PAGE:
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Southbridge History & More

by Mary Trifone

Monday, February 6, 1978 - At the time, I was working in the AO Research Center Business Office, Bldg. 17.

What started as a regular work-day became one that ended in the annals of the weather bureau.

I walked to work as I ordinarily did and it had a feel of snow in the air - cold and raw.

It started to snow and by mid-morning began to accumulate rapidly.

 As the morning progressed personnel became concerned as the radio kept
warning of potential danger and hazardous road conditions.

Many of the workers came from surrounding towns, and others scientists and machinists who had been transferred from the Framingham plant  maintained homes in that area.

Workers started to leave gradually and by four o’clock after all had gone, I secured the building,  a responsibility of the Business Office, and headed for home.  I called my husband, Quinto, and told him not to attempt to come for me, I would walk home, as I was accustomed to walking in all sorts of weather.  There were very few cars traveling about.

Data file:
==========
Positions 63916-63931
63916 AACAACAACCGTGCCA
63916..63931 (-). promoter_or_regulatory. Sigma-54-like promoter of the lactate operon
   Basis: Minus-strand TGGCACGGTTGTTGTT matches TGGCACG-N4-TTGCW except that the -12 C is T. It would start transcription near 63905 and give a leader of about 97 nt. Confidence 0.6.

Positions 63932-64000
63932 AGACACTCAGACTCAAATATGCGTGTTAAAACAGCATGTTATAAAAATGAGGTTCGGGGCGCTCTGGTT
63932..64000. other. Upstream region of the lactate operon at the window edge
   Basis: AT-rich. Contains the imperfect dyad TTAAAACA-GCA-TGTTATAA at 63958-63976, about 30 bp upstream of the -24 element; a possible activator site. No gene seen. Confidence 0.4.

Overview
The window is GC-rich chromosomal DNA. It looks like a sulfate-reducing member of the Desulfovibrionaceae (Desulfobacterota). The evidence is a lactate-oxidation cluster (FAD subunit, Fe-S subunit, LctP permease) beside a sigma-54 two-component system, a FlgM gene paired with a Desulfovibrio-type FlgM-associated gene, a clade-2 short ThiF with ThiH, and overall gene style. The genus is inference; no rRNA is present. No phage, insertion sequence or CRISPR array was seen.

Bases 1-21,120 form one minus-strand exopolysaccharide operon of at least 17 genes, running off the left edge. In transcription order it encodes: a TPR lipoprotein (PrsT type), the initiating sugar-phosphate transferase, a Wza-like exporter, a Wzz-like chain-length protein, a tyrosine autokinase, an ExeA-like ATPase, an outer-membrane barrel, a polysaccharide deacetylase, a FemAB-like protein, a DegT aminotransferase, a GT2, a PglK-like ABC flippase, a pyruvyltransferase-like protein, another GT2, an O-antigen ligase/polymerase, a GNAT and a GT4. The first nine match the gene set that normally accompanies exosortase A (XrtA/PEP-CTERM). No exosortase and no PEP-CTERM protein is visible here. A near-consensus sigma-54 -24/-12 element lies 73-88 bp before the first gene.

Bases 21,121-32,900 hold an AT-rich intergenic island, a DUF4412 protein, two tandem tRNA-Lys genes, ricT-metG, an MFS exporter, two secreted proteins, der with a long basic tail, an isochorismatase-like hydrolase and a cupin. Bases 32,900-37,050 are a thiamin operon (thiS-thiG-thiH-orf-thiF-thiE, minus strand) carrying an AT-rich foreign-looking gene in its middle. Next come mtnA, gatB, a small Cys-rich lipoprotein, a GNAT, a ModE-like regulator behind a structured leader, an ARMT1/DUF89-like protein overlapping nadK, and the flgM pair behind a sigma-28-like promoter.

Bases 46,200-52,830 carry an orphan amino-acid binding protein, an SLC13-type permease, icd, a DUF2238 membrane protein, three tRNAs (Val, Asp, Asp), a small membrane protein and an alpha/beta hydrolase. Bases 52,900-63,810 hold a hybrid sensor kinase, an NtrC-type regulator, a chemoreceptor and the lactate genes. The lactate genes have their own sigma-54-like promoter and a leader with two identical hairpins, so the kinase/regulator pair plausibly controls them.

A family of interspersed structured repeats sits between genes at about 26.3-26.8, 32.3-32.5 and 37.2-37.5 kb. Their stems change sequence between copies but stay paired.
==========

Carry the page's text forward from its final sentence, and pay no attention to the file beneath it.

I started walking in the road facing traffic onto Main St.  As I was passing the Elks Club, formerly the home of Channing Wells, a car with Connecticut plates stopped to offer me a ride but I thanked them and continued on my way.

I planned to make stops along the way.  The first stop was to the lobby of the Post Office.

My next stop was McLellan’s;  thankfully it was still opened although dimly lit and there was  no sign of life.  However, the door was open and I stopped in briefly.  I then prepared myself for the final stop.  I walked along Elm St. to Hartwell where the lights welcomed me  HOME.

Governor Dukakis  had told people to stay home until the roads were passable.

I believe that by the end of the week, plants began to operate; the sun shown but the snow remained  for many days.

It is ironic that at the time of the 1938 hurricane, which occurred after the flood, I was called to work in the Payroll Department and was in the building wing when the hurricane struck and  we watched the pine trees topple over in the back yard between the main building and the then carpenter shop.  I wonder if anyone else now living  can recall being in the plant during these two memorable events.

Mary Trifone

Dad on the AO Grounds (Bld 17 parking lot) after the Blizzard of 1978

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Last update Jan 8, 2010